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Turkey Trot

Family-friendly event on Thanksgiving Day raises money for school programs and scholarships. 3


VOICE The hometown newspaper of the Colonial Heights area

Giving Back

Thanksgiving meal prepared for veterans at Hunter Holmes McGuire VA Medical Center. 5


Vol. 11 No. 13 FEBRUARY 28, 2009 FRIDAY, DECEMBER 6, 2013 THURSDAY,



Dog and cat tags on sale now

Colonial Heights residents are reminded that dog and cat tags are available for sale in the Treasurer’s Office and are due by Feb. 1, 2014. The Treasurer’s Office is located at City Hall,201JamesAve.,ColonialHeights. For more information about pet licensing in the city, call the Treasurer’s Office at 520-9320.

Santa’s workshop and lunch The Colonial Heights Rcreation Department is partnering with the Colonial Heights Quarterback Club to offer a Santa’s workshop and lunch for Colonial Heights children only, ages 2-8. The event will be held from 11:15 a.m. to 1 p.m. Saturday, Dec. 7 at the city’s Community Center, 157 Roanoke Avenue. The event includes crafts, lunch and one-on-one time with Santa. Professional photos will be taken and can be purchased on-site. The cost is $3 per person to participate in the event. The cost of pictures with Santa is a separate fee. Registration is required no later than Dec. Forums must be completed and returned to Shepherd Stadium, 901 Meridan Ave., Colonial Heights or faxed to 520-9203. For more information, call 520-9390.

Pancake breakfast with Santa


Santa shared the spotlight with fire figher J. Kroll during the Colonial Heights Christmas Parade Tuesday night on the Boulevard.

Despite shortened route, Colonial Heights residents delighted by Christmas parade BY F.M. WIGGINS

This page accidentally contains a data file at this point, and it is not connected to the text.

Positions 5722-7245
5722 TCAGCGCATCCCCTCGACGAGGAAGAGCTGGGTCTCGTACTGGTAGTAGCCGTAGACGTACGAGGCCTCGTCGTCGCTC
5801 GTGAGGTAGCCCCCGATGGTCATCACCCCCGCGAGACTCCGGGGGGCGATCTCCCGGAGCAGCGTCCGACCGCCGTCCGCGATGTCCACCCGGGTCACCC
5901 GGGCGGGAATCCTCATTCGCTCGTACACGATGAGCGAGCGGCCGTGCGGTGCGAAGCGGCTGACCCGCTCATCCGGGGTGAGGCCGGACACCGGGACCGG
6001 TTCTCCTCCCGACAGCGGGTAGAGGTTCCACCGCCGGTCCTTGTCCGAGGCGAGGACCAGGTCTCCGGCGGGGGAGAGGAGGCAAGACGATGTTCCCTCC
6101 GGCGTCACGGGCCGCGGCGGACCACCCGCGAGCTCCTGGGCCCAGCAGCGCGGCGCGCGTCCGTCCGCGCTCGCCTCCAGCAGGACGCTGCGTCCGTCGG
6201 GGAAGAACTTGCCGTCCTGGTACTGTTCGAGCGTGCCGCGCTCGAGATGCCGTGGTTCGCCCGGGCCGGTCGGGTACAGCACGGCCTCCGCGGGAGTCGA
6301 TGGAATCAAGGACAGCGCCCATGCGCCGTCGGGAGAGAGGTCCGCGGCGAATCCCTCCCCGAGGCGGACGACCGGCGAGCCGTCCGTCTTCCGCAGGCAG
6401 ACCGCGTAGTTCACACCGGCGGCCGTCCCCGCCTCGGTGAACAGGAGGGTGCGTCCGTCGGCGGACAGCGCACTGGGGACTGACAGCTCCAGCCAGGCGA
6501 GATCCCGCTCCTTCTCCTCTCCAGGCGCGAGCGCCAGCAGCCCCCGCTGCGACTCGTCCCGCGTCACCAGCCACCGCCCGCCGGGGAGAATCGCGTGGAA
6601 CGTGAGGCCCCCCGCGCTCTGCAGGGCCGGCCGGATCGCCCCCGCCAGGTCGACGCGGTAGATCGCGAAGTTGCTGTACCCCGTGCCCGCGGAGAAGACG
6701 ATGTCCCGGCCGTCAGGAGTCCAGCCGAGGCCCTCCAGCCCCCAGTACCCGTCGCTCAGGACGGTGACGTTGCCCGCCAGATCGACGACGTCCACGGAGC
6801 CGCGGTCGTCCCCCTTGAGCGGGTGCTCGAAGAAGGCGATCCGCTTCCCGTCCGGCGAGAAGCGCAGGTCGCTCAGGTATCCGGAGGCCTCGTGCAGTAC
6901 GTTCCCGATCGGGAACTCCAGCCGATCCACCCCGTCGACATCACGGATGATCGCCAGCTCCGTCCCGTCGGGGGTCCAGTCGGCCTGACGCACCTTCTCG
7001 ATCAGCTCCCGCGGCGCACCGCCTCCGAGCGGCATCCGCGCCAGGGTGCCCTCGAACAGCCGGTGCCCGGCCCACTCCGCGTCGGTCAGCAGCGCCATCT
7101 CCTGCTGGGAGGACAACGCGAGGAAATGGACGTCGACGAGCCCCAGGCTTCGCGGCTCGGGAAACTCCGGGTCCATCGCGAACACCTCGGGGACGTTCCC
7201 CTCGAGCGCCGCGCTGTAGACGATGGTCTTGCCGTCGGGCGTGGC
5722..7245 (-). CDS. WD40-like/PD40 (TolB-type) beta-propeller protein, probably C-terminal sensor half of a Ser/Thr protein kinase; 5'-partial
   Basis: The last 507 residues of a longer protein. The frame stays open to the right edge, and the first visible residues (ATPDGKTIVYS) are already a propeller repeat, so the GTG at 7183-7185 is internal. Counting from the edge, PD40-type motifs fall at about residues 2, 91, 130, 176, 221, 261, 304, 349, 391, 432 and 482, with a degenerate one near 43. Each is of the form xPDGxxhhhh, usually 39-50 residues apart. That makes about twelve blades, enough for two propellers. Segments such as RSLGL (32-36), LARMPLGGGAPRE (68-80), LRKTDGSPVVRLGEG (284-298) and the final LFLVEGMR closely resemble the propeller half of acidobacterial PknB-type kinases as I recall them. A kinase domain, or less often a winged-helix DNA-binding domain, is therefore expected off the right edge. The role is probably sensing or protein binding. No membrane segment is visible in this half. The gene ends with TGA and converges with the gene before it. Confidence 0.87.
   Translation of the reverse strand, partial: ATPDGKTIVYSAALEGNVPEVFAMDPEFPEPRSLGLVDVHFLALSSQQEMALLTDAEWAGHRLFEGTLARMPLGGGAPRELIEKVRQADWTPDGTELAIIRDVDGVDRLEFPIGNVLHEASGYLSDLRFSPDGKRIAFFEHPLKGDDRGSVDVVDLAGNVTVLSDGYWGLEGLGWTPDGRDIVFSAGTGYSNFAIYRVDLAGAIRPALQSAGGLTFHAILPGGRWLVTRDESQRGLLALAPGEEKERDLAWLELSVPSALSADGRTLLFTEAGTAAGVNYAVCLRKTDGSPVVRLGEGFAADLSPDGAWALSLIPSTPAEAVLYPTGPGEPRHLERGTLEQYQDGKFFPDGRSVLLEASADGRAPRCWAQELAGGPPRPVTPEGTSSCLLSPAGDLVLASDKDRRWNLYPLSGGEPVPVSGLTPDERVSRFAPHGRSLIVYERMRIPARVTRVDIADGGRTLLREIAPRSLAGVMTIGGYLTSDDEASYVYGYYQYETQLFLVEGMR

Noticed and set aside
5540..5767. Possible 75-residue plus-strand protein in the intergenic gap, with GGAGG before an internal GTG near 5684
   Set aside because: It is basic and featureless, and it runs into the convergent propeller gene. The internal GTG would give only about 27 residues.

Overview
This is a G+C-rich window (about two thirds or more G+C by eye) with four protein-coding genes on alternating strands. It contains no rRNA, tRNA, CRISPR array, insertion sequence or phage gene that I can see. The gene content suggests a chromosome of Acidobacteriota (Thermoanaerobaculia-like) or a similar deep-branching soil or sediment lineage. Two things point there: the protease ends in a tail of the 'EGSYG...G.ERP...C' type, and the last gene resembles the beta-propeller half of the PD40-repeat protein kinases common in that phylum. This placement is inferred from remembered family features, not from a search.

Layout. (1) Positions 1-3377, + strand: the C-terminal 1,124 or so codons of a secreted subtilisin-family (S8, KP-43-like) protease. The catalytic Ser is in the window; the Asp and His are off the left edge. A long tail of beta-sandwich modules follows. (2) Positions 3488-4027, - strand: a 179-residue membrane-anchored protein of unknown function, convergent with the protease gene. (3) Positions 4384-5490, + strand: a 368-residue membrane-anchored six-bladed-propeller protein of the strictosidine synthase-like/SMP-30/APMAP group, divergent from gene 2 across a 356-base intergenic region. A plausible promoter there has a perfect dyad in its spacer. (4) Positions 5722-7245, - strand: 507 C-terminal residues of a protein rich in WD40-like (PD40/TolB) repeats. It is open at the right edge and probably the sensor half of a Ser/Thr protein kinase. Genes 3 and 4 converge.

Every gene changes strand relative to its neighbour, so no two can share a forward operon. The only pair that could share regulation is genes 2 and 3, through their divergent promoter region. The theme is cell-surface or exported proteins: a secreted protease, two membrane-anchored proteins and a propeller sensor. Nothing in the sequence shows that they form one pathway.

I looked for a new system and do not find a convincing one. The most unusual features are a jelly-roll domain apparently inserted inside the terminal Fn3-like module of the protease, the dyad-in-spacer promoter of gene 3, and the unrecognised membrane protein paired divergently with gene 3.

The Optimist Club of Colonial Heights is hosting a pancake breakfast with Santa from 7 to 11 a.m. on Saturday, Dec. 14 at the Optimist Club home, located at 916 Meridian Ave., Colonial Heights. The meal will include pancakes, sausage and beverage. Eat in or take out. The cost is $5 for adults; $3 for children ages 4-10. For tickets or more information, call 526-0689 or 520-2894.



ngoing road construction on the city’s main thoroughfare wasn’t going to stop the Colonial Heights Christmas Parade. But some parade watchers were upset to see a shorter parade route for the second year in a row.. Last year, the parade was short-

ened due to ongoing construction at the new courthouse. This year, the route was cut further due to the ongoing Boulevard modernization project. Others, though, said they really didn’t see too much of a change with the shortened route, or were happy to see a shorter route. “The kids get tired, especially the dancers,” said Lori Atkins, Levi Ford, 1, clutches an American flag under a pile

of blankets during the Colonial Heights Christmas Parade Tuesday night on the Boulevard.

Please see PARADE, Page 8

- John Ronkartz, American Legion Post 284 commander John Ronkartz is the Commander of the American Legion Post 284 here in Colonial Heights. He served in the Army for 9 years and also in the National Guard for 14 more. He moved to Colonial Heights in 2004 and joined the American Legion Post. Since then, he was moved up in the ranks becoming the commander of the organization. He is originally from Louisville, Kentucky. He is also a member of the Veterans of Foreign War and the Forty and Eight veterans organizations.


Q: “What is the American Legion Post?“


A: “We are very active in helping veterans. We’re about veterans, family, and community. “


want ahead and joined. I went into aviation and helicopters. I’m a Vietnam Air Veteran.“


Q: “What does this post do in the community?“

A: “We have what they call a service officer. If a veteran in the American Legion, or any veteran for that matter, has an issue with a claim to the Veteran’s Administration for compensation, we will help that veteran and walk him through the process so he can get the just compensation that he deserves for the

injury, or illness, or whatever it is. That’s our primary goal, to help veterans. American Legion started out by starting the Veteran’s Administration and we also did the G.I. Bill. We’re totally about veterans because only veterans are going to be out there helping veterans.”


Q: “What made you

A: “Back when I enlisted, the draft was going on at the time and my draft number was very low. That meant I would have been called up to go into the military. Instead of having to go in and do something I didn’t really want to do, I

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want to dedicate your life to serving your country?“